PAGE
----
2. The players are already exploited enough as it is. A playoff would only further push these young men into being indentured servants. I played college football at the Division 1-AA level. Unless they reinstate the draft and I end up in the armed forces one day, I can pretty much guarantee it was the hardest, most time consuming, most physically demanding thing I’ll ever experience. During the season, your social life is non-existent. Now a few football players are known to be partiers, but this comes at the expense of academics and/or athletics and from my experience these guys are in the minority. But they get a free education, free room and board & get to live in the best student housing. I wish someone gave me a free education to play a game. That’s like me saying I wish I looked like Brad Pitt because then I could make millions and actually dump Jennifer Aniston for someone prettier. Well, I don’t look like Brad Pitt, and you don’t get someone to pay for your education because you aren’t big/strong/fast enough. That’s the way it works, these young men get certain perks because they were born with more talent than you. But to get back on topic, if anything the games should be cut back from 12; we should not be adding weeks onto an already grueling season for the players. Everybody always makes a big deal out of “scandals” like Reggie Bush allegedly getting paid while at USC. Well what’s wrong with that? The schools, TV networks, advertisers, merchandisers, etc. all made money off Reggie’s talent and popularity and yet it’s a crime when he (allegedly) gets money for himself. These guys are not paid like professionals and therefore we should not expect them to risk permanent bodily harm by playing additional playoff games just so you can sleep soundly at night knowing who the “true” national champion is.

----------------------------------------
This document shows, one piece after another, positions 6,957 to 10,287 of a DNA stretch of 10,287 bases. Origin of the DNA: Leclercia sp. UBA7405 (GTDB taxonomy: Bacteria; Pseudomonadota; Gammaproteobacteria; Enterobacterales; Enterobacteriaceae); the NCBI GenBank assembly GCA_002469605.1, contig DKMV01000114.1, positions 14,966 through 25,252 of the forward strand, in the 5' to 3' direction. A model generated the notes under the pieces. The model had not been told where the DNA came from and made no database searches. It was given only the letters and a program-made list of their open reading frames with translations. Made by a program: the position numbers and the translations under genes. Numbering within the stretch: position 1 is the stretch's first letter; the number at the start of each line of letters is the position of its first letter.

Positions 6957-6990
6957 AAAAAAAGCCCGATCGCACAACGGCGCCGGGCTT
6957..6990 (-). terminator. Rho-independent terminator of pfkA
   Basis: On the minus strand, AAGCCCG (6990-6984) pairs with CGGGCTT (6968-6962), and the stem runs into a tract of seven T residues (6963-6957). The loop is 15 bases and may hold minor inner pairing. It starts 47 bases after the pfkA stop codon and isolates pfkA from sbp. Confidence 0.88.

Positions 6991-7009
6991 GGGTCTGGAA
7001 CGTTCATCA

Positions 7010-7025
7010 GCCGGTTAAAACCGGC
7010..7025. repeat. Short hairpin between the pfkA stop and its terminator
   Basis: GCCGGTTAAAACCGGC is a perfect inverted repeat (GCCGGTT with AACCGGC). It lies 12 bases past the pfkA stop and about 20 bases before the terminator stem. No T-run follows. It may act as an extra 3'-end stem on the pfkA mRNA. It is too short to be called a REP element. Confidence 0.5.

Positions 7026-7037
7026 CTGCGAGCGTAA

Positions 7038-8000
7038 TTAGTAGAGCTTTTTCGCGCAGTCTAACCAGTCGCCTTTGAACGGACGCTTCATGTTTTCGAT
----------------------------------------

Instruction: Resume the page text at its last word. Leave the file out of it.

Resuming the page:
3. But every other sport uses a playoff to determine a champion.